Here are some of the latest health and medical news developments, compiled by editors of The HealthDay Service:

Brits Balk At Herbal Remedy Regulation

A battle is brewing in England over proposed legislation that would regulate the sale of herbal remedies, with British music icons Paul McCartney and Elton John among the vocal opponents of the plan.

The proposal, currently being considered by the country's Department of Health, is intended to bring England in line with standards across Europe, reports the BBC.

But critics say the plan would effectively ban any medicinal product that had not been on the market for 30 years, and would prevent the sale of such popular remedies as ginkgo biloba until they had been subjected to a lengthy, expensive testing process.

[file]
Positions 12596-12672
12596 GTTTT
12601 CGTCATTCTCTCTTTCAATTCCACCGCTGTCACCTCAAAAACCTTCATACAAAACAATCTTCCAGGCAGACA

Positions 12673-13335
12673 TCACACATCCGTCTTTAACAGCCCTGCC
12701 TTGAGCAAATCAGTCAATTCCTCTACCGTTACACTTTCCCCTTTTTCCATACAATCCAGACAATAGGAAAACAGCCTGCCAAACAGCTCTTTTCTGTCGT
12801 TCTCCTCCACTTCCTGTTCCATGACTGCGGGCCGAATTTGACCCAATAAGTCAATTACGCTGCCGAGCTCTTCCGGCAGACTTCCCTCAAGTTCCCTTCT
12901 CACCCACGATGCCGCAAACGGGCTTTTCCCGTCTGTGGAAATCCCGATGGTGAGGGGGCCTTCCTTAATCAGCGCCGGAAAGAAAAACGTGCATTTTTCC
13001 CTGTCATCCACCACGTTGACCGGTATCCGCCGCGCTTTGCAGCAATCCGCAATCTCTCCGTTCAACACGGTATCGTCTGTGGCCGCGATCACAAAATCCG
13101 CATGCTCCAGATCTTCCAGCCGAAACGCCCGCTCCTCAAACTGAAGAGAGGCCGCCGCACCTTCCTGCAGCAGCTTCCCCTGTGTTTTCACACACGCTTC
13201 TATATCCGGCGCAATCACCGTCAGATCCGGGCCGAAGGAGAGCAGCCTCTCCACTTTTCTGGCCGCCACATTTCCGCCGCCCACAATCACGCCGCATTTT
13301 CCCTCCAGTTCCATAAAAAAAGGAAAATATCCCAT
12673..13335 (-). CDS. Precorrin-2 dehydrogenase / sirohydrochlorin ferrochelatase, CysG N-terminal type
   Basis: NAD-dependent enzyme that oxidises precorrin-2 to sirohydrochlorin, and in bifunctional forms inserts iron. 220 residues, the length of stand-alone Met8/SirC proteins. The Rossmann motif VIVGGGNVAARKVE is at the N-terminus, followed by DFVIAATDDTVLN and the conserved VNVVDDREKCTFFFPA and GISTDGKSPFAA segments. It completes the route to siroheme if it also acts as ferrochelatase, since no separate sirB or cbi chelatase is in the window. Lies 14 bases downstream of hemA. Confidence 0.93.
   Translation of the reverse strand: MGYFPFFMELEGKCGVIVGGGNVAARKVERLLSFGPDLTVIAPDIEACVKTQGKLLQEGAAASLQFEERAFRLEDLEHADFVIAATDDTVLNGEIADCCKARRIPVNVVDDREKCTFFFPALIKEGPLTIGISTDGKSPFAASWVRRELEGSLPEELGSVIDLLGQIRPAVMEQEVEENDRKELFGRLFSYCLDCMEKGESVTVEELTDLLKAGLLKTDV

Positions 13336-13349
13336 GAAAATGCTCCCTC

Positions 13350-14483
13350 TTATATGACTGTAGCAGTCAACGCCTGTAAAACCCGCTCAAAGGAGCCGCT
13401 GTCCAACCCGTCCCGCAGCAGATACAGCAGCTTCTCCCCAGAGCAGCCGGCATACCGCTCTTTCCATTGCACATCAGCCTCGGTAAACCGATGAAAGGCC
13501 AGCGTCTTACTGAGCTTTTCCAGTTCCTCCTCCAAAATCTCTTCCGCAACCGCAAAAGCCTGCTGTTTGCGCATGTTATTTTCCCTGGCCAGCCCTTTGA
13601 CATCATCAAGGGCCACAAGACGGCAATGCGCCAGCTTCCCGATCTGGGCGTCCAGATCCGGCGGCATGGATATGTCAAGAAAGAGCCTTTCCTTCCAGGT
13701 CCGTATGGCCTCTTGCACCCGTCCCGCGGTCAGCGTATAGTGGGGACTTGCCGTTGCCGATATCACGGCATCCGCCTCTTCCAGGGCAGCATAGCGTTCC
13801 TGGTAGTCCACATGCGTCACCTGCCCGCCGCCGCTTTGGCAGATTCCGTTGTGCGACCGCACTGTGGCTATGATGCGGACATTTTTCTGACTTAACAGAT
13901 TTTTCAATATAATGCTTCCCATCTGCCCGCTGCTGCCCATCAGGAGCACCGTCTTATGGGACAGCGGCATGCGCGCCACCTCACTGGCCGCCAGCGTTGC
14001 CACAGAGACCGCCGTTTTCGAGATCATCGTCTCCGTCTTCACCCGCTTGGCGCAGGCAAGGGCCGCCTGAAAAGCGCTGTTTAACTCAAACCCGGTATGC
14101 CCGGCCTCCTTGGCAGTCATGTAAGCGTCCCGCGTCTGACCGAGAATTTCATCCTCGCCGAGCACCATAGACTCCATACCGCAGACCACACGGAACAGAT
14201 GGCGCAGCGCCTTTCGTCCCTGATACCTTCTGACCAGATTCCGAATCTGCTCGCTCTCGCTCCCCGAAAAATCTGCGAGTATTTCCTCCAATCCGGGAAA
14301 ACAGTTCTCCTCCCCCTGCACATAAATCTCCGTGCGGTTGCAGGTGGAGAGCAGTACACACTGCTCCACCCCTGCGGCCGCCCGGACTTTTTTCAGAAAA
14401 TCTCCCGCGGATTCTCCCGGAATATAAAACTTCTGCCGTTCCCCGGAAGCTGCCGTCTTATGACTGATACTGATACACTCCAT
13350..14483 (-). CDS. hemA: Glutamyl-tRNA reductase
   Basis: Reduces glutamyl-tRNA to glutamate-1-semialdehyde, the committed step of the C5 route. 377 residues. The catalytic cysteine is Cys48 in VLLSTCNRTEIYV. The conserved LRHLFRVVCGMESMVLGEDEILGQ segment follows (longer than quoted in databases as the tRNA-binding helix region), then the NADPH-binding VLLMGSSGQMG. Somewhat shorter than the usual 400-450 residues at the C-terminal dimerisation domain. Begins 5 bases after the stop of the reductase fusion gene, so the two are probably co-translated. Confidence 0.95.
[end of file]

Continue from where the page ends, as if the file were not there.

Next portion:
If the health department decides to approve the law, it would then go to the European Council of Ministers for final approval.

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Fla. Teen Latest Recipient of Prozac in Mail

Parents often worry that their children will be offered drugs on the street, but for one Florida teen, the offer for the drug Prozac came in the mail -- sent by the local Walgreens drugstore.

The promotional mailing of one month's worth of the popular antidepressant to 16-year-old Michael Grinsted of West Palm Beach was just the latest in a string of unsolicited samples of the drug being mailed to people in Florida with histories of depression.

The mailings have angered some recipients, who have filed a class-action lawsuit against Walgreens and several doctors, claiming patients' medical records were misused and their privacy invaded.

Grinsted's family members say they may join the suit. The teen reportedly has no history of depression and has never taken a drug like Prozac, reports the Associated Press.

Eli Lilly, the maker of Prozac, and Walgreens have reportedly apologized for the earlier incidents but Lilly said it was unaware of the most recent mailing.

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Chemicals Could Help Climbers, Lung-Problem Sufferers to Breathe